The Anstendig Institute feels that, with this theory of cartridge design, pickup technology has finally reached a stage where most of the essential information and subtleties can be retrieved from the groove. This development has to be viewed as a major advance for mankind.

An understanding of the role of sound in our lives and of the importance of music in our emotional and cultural development leads inevitably to the realization that the quality and accuracy of available systems of recorded sound goes beyond a question of free trade and the right to manufacture and sell whatever the public will buy. It is more like the manufacture of automobiles. The integrity of automobiles is a matter of life and death deemed worthy of critical control on society's part. The integrity of recorded sound is a matter that determines much of the cultural and psychological maturity of all society. It determines society's ability to discriminate qualities and determines how most of us will be able to experience music, the highest of the arts.

The nearly universal acceptance of CD and other current digital technology, the beginning of a slow disappearance of analog recordings, and the lack of any truly acceptable form of sound reproduction for the general public have unpleasant implications for the future development of the human race. The FET 10 Cartridge could change that dismal picture. It allows the achievement of high-quality sound reproduction in the playback of analog records and provides a means of searching out and preserving the greatest performances of the past which embody the oral traditions that have nearly died out. It also provides those who are developing the recording systems of the future with the needed example in relation to which the accuracy of those systems can be judged. This brings new hope that the highest qualities of musical experience will finally become accessible to all the public and that the edifying aspects of music will again serve as the guiding light for society that they were in the times of Bach, Beethoven, Mozart and Brahms.


1This point, while implicit in much of the institute's writings, is not specifically voiced. It is, however, well documented in the medical and developmental sciences and an accepted point throughout the philosophical and metaphysical literature of the world. 

2See our paper "The Necessity for a Re-evaluation of All Record Criticisms.

3See our paper "Hearing: The Informational and the Experiential".

4A parallel technical problem in photography--the inability of any available camera to focus with true accuracy--has also anesthetized the public's perception of visual image-quality. This is typified by the acceptance of the abominable quality of television images and, more recently, video recordings. Our institute has many papers dealing with this important aspect of modern society.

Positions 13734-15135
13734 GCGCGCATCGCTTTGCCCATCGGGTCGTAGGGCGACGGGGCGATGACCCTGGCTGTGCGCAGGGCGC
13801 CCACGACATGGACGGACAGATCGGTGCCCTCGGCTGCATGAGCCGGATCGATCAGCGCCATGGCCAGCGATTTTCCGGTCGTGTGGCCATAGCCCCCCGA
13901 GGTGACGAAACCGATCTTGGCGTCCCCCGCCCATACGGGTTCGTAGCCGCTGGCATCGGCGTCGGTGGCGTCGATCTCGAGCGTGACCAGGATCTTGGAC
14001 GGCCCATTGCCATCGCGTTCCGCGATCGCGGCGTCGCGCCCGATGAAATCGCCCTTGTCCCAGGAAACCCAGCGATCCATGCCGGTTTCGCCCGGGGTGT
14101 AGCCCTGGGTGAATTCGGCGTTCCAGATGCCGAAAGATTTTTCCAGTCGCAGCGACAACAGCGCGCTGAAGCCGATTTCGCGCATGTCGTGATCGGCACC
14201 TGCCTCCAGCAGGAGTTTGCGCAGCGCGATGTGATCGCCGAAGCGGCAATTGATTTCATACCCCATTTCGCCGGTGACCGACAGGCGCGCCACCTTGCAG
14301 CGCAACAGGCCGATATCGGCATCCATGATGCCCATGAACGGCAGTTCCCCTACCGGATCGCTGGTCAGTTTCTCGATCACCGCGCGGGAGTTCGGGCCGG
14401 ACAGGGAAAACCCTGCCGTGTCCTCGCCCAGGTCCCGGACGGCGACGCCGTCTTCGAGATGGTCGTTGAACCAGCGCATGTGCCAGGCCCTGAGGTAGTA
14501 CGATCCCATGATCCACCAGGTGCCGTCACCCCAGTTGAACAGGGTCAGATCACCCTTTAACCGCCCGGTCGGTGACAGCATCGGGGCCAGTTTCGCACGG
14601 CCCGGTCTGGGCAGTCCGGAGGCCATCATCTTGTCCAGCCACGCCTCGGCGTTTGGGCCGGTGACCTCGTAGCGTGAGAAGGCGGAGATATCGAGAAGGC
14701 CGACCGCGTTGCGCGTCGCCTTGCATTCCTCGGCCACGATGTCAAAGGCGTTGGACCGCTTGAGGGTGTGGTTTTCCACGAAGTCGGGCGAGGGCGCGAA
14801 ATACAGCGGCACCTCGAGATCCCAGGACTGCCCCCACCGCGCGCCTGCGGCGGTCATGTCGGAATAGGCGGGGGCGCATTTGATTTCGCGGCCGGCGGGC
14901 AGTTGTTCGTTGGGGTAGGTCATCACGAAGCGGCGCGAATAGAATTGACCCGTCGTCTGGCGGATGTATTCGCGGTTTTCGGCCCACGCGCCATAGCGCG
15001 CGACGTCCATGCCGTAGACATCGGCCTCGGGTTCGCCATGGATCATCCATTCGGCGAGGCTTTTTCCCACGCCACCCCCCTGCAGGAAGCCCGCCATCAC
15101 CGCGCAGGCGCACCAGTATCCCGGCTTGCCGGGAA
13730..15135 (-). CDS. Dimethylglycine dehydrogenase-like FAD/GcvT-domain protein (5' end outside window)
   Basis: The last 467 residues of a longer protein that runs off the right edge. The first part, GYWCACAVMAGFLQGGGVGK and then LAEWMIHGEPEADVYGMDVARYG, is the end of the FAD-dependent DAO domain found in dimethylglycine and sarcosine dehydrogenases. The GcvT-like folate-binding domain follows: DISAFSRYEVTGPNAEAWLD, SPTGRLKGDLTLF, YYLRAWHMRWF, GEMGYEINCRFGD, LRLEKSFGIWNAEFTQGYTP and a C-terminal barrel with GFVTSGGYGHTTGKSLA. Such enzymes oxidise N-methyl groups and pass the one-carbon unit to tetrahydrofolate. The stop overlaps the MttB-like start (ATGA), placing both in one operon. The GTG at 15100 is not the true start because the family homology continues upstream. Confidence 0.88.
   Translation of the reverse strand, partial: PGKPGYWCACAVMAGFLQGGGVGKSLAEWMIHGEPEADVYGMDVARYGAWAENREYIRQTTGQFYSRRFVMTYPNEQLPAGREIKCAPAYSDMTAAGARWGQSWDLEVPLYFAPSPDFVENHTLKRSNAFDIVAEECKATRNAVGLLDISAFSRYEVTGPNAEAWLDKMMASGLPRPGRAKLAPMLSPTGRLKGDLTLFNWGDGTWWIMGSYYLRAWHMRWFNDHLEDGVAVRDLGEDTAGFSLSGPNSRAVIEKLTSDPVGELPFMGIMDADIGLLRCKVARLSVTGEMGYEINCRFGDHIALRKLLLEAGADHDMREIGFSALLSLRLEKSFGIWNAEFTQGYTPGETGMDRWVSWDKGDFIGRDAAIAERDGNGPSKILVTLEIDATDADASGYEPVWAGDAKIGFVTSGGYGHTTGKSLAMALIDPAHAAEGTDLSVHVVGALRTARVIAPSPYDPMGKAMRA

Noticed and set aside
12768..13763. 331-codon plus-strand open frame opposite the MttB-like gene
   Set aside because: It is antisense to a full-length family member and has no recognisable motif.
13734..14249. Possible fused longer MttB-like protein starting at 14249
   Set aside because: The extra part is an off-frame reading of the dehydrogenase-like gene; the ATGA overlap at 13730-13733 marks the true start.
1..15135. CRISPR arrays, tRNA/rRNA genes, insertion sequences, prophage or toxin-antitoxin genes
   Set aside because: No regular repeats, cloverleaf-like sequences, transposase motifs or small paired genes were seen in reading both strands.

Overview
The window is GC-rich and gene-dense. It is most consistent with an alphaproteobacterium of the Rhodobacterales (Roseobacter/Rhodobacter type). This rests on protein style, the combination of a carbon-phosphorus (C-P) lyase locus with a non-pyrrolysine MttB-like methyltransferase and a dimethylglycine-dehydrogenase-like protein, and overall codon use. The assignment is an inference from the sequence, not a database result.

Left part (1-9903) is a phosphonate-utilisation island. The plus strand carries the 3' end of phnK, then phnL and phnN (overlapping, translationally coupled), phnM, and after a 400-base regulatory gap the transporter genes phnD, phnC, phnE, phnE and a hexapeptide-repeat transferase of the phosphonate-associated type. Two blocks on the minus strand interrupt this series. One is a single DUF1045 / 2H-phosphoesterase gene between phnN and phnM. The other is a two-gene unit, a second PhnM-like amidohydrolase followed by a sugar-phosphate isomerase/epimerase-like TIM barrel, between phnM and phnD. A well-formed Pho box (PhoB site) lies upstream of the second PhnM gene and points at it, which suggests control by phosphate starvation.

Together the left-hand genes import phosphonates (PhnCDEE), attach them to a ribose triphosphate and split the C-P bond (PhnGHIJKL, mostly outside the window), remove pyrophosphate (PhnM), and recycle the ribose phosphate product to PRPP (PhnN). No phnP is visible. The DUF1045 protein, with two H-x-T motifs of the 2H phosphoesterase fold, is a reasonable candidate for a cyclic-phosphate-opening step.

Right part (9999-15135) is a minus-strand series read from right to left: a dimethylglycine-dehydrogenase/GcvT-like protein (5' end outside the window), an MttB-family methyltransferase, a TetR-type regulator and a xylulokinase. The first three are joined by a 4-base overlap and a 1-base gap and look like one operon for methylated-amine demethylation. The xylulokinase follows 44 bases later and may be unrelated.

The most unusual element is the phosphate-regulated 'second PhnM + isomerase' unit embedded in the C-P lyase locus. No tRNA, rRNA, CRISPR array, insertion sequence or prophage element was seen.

5The only further advance in these technologies is an invention by Mitchell A. Cotter (our institute's technical advisor), who has reinvented the manner in which the energy traced by the diamond point is transferred to the coil in the moving-coil type of pickup. But this design will not be available to the public in the forseeable future.


The Anstendig Institute is not commercially involved with nor does it financially benefit from the manufacture, sale, or distribution of any product made by Dr. Sao Win or Sao Win Laboratories, Inc. Based solely on the Anstendig Institute's research in sound reproduction of analog recordings, this FET cartridge, invented by Dr. Win, has been found to be an epitome of technical accomplishment in relation to its ability to reproduce the sonic information on analog records. This unique invention is cited because of this fact. The Anstendig Institute is making known an advance in technological theory, which is the use in the pickup itself of a FET transistor instead of magnets and coils. It hopes this principle will be taken up by the rest of the industry, eventually manufactured at lower cost, and thereby made more accessible to the public. The institute wants this paper to make the point that records remain the most accurate means of preserving sound and that advances in record-playing technology are of much greater importance than the public realizes. It is not endorsing a particular commercial product per se.